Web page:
By: Abby S. Busler
Do your employees commute to and from work in company owned vehicles? Are your employees compensated for their travel time? Should employees’ commute times ever be considered paid work hours? These questions were answered in a recent Wisconsin Supreme Court decision, clarifying employee commute and compensation practices. As wage and hour claims become more prevalent, this case provides clarification on commuting issues which will allow employers to review their own policies and adjust as necessary.
In Kieninger v. Crown Equipment Corporation, the Wisconsin Supreme Court reviewed whether an employee was entitled to wages for the time spent commuting from their home to a jobsite in a company-supplied van carrying tools. At this particular company, employees have the option to return the company van to the office facility and then drive their personal cars home, or they may choose to drive the company van home each night and travel directly to a jobsite the next day.
The company compensated its employees for travel time between jobsites during the workday, as well as travel time between a jobsite and the office. However, the company did not compensate any employees for the commute time between home and the office or initial jobsite when driving either their personal vehicles or a company van.
Mr. Kieninger filed a complaint with the Wisconsin Department of Workforce Development (DWD) claiming entitlement to unpaid wages based on his commute time to a jobsite from home in a company van. The DWD dismissed the claim. Mr. Kieninger then filed suit in Dane County Circuit Court, included other employees and created a class action suit. The circuit court granted the company’s motion to dismiss, concluding that it must interpret Wisconsin’s labor laws consistently with federal labor laws and enforce the non-paid commute provision found in federal law. Keininger appealed, and the Wisconsin Court of Appeals said federal law did not control and reversed the Circuit Court, and remanded for additional proceedings. The Company then requested the Wisconsin Supreme Court review the issue.
The Wisconsin Supreme Court accepted the case and reviewed Wisconsin’s statutory law defining “workday” as “the period between the time on any particular workday at which such employee commences their principal activity or activities and the time on any particular workday at which they cease such principal activity or activities.” While the Supreme Court agreed with the Court of Appeals that federal law did not control in this instance, it reversed the Court of Appeals based on the Supreme Court’s interpretation of Wisconsin law. The Supreme Court noted that the DWD adopted principles to be used in determining whether or not time spent traveling is work time and concluded that time spent traveling between jobsites is compensable, while simply traveling with company tools in a company van from an employee’s home to report to a jobsite is not an integral part of a principal activity of the job. Therefore, travel time between a home and a jobsite is not considered part of the workday.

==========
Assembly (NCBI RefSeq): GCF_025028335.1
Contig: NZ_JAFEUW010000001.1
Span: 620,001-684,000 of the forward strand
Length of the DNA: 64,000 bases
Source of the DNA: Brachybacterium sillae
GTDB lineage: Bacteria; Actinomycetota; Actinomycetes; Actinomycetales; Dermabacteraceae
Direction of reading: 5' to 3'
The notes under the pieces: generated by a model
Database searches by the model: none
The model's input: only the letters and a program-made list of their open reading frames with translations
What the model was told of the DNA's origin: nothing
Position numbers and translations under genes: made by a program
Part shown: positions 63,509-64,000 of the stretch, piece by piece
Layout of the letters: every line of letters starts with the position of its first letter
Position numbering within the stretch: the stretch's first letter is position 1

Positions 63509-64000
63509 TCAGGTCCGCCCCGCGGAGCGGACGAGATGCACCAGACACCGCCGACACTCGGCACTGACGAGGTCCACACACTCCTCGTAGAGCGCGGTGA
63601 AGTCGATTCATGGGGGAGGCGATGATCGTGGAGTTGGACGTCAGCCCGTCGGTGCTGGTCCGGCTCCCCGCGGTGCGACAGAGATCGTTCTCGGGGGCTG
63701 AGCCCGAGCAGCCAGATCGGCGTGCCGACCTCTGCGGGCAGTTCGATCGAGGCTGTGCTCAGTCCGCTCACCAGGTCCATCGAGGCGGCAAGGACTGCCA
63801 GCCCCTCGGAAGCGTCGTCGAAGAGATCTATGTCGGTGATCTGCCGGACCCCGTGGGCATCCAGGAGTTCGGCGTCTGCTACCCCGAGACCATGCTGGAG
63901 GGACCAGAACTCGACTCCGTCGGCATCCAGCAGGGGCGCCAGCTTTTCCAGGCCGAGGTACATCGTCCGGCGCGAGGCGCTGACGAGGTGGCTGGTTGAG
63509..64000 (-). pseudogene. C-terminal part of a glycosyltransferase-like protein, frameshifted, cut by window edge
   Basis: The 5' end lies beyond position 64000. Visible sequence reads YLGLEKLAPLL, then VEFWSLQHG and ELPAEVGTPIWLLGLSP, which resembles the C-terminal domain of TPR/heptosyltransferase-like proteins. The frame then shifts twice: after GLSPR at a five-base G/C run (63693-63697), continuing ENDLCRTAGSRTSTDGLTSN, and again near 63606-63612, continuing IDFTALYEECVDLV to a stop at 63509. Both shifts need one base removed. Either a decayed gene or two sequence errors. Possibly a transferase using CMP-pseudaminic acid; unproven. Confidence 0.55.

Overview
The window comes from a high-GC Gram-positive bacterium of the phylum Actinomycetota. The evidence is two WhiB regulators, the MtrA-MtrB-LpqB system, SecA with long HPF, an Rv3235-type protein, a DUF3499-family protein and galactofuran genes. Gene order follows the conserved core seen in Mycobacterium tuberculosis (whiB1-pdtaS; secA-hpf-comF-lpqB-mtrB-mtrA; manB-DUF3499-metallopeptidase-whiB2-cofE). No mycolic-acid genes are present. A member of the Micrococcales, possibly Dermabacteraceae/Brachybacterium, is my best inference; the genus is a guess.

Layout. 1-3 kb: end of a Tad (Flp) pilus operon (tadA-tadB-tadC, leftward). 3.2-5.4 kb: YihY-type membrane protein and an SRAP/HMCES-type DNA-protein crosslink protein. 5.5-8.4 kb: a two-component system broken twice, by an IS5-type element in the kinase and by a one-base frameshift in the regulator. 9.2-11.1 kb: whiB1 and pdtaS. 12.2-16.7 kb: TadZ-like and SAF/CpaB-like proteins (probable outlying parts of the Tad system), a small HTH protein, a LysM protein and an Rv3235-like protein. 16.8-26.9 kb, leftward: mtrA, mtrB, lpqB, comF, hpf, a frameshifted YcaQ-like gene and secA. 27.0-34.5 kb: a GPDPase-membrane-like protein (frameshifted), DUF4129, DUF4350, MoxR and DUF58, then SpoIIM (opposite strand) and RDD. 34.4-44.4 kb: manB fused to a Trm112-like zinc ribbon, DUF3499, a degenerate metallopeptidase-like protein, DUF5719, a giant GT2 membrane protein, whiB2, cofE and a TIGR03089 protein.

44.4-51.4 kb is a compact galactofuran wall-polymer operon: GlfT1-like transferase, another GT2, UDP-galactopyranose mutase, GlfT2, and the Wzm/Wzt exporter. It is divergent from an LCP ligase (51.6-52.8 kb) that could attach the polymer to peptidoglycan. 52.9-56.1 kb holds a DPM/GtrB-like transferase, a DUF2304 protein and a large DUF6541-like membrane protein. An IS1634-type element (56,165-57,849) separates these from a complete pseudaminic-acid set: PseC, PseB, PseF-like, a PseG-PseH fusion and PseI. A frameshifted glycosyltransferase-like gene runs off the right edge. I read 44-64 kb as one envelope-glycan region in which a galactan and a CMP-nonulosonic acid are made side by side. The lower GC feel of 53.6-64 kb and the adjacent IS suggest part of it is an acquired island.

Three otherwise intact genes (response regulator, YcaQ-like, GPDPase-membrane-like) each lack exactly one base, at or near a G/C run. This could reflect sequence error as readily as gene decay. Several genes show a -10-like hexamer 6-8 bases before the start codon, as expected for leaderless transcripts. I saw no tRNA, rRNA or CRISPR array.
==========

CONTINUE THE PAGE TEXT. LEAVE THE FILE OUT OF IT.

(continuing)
Importantly though, the Wisconsin Supreme Court stated that its holding is limited and applies only to circumstances in which an employee drives a company provided vehicle between home and a jobsite. In other words, the Court’s decision makes clear that the mere fact the employee is using a company vehicle containing company tools does not alter the fact that it is a non-compensable commute. Employees will still be compensated for travel between an employer’s location and a jobsite or between two different jobsites, as that activity is considered a principal activity in a work day.
In this decision the Wisconsin Supreme Court has clarified that it is the purpose of the travel, not the vehicle used for the travel, which will control. Home to work (whether “work” is at the company office or a jobsite) and work to home are not compensable as that is merely commuting, regardless of the means used for the commute. The Court explained: “ Whether the employee is in a personal or company vehicle, he is doing the exact same thing, and no one disputes that the time at issue would not be compensable if Mr. Kieninger had driven his own automobile.” Keininger further argued that he should be compensated in this instance because he carries company tools in the van which are needed for his work, but the Court rejected that distinction. Neither the vehicle nor the contents of the vehicle altered the fact that Keininger was merely commuting to and from work, which is not compensable.
Employers should confirm that their policies regarding employee travel are up to date in accordance with this decision. Penalties associated with the Fair Labor Standards Act can include back pay of wages, liquidated damages and attorney’s fees. Employers can minimize their expense and risk of inconsistent pay practices by making clear what travel qualifies for compensation.
Abby S. Busler serves as member of the firm’s Labor & Employment team and the School and Higher Education practice group in Green Bay. Her practice primarily focuses on counseling education clients in school law and labor and employment issues. Ms. Busler can be reached at email@example.com or 920.431.2230.
This article will be published in the August 2019 edition of The Business News.